Jan Cox Talk 1542

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The News

1542  (96008)    01/19/1996
Copyright J. M. Cox 1996


There were once two kingdoms,
one in the mountains,
the other in the valley below,
who seemed to stay in a constant state of low-level conflict,
and between whom communications ranged from scant to nonexistent.
But unbeknownst to either one was the existence of a third principality
situated halfway up the mountains from the valley,
and which contributed substantially to their relationship.


Some animals once discovered some books in the jungle,
and eventually developed the ability to read them.
And they were most intrigued by the ideas they found regarding “emotions,”
and discussed amongst themselves what these strange things might be —
but after only a short while of their reading and discussing
they no longer had to wonder what they were, they began having them.


Once upon a time, soon after man was created,
the first nascent hero appeared,
and for a while made tremendous strides,
but was eventually struck down by his act of speaking.

In the routine world of reality, yes, it is true — you can’t have it both
ways — that’s why there is the realm of the hero.


There is a myth concerning a warrior who gave up both of his eyes
to the gods in exchange for The Supreme Wisdom —
and such is still the requirement,
although the word “eyes” is open to an alternative spelling.


The advantage to believing that you are disabled due to
individually directed afflictions
is that it relieves you of having to consider making any actual effort.

At a transcendental level,
you can judge how nonphysically ill an ordinary man is
by how vigorously he insists he is so.

“I whine, therefore I am;
I whine, and thereby am I certain I feel.”

Heroism is not mere acquiescence to the inevitable,
for to that do all men submit —
but the true hero meets his fate clothed in an understanding that neither
resists, complains, nor comments in any manner thereon.

To the true-heart,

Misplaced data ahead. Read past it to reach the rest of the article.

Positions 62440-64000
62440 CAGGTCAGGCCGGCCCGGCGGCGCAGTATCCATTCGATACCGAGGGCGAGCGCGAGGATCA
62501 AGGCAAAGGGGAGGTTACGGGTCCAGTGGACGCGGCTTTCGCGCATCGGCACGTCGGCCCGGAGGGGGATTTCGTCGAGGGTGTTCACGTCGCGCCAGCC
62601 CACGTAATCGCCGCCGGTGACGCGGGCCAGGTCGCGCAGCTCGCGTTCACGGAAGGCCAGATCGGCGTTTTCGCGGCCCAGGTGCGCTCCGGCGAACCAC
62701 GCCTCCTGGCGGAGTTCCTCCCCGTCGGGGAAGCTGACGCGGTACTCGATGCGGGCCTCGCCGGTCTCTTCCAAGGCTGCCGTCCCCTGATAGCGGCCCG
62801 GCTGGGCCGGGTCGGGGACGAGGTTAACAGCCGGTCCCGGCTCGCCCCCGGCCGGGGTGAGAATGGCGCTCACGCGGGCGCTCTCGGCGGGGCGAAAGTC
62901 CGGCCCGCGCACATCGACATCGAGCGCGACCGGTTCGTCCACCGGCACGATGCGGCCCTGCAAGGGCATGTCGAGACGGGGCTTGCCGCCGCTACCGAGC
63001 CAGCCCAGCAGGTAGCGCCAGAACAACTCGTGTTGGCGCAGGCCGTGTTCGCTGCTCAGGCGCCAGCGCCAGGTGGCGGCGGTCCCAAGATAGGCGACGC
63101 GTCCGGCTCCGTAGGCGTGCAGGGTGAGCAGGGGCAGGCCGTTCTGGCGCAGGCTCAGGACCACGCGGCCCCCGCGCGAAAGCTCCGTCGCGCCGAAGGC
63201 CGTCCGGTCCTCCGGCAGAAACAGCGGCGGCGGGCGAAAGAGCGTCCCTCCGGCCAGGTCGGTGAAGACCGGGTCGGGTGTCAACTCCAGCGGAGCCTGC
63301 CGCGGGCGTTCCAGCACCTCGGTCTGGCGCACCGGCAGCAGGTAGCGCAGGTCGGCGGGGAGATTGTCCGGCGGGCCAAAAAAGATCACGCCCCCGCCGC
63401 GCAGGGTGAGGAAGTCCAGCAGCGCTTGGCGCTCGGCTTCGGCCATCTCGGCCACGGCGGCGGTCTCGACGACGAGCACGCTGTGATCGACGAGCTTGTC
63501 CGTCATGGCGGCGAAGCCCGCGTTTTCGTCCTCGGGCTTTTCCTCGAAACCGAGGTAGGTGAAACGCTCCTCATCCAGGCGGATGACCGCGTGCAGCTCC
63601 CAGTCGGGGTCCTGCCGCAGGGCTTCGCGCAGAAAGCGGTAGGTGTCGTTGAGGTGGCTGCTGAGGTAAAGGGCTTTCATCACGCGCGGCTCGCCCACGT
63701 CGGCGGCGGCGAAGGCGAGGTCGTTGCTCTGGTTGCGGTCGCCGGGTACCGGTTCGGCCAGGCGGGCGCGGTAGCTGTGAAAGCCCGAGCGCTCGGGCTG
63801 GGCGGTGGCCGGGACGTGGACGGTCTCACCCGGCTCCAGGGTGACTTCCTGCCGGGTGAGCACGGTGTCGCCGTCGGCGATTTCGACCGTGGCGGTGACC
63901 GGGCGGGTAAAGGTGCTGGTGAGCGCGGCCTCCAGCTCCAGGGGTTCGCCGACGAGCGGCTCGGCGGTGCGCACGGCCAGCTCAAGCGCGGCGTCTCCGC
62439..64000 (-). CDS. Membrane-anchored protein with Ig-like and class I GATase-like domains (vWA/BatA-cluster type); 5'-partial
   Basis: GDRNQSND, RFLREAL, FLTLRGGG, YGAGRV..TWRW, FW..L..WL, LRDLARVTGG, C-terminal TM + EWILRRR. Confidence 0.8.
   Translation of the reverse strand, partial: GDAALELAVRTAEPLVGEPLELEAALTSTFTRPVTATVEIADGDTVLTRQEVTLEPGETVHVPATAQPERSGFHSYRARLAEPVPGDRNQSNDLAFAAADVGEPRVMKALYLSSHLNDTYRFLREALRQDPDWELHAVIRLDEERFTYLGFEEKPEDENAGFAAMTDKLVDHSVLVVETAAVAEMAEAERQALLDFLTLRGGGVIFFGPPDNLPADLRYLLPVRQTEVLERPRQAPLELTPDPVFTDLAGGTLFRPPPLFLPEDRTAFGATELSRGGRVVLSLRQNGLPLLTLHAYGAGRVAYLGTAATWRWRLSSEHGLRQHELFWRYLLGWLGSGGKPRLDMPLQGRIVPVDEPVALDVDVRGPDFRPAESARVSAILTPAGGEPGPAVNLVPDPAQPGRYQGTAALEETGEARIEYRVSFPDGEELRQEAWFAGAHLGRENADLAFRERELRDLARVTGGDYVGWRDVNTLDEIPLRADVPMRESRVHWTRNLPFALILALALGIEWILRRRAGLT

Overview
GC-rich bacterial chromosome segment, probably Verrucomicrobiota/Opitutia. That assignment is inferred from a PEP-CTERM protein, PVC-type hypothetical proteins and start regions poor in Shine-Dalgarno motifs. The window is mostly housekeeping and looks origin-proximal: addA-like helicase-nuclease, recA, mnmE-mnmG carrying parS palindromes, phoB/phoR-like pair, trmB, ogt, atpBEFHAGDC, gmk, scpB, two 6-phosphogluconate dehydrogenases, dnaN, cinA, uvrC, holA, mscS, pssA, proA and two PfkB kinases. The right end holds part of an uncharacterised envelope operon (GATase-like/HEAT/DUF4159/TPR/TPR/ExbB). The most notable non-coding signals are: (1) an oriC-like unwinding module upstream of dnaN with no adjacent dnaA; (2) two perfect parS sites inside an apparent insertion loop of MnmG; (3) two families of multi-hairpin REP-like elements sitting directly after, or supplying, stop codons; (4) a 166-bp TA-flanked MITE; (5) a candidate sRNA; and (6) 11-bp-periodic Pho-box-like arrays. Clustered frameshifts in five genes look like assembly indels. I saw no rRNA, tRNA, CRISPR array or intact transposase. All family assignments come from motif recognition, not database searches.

the noise of the incoming bullets is as annoying as the execution itself.


Part of the compensation for being simple and ordinary
is in believing that you’re most certainly otherwise!


A father so advised his son:
“Once you experience The Secret for yourself,
you’ll instantly understand why all explanations of life are
useless, meaningless, and in no wise correct.”
And the boy asked:
“Then should I even now cease to bother myself with such?”
And the elder answered with the question: “Are you capable of doing that?”


There was once a man who possessed two animals,
both of which were but partially tame,
and, while one of them silently threatened him physically,
the other one would make noises and somehow make him feel bad.


There are three types of guilt — two routine, the other, not:
one is the type you assume from others,
second is the type that comes with hormonal decline,
and third is a nonstandard type that arises only from one’s own
efforts at the heroic.

They apologize most who imaginarily trip.


A certain warrior so instructed his son:
“It’s not enough for you not to talk about you,
but you must also turn deaf to others doing so.”

…And further note: a man’s own thinking is his greatest source of such


There is no published standard by which a more conscious person should
live — each must discover his own.
…(Though they all turn out to be
glaringly similar.)


The keen eye does not have to look to magic, nor the explanations of magic,
to find the miraculous in life,
but rather to the normally unnoticed patterns that are the very fabric of

Molecular similarities produce wonder in the first degree.


In his pondering of “proverbial wisdom,”
one man came to see a fresh interpretation of the axiom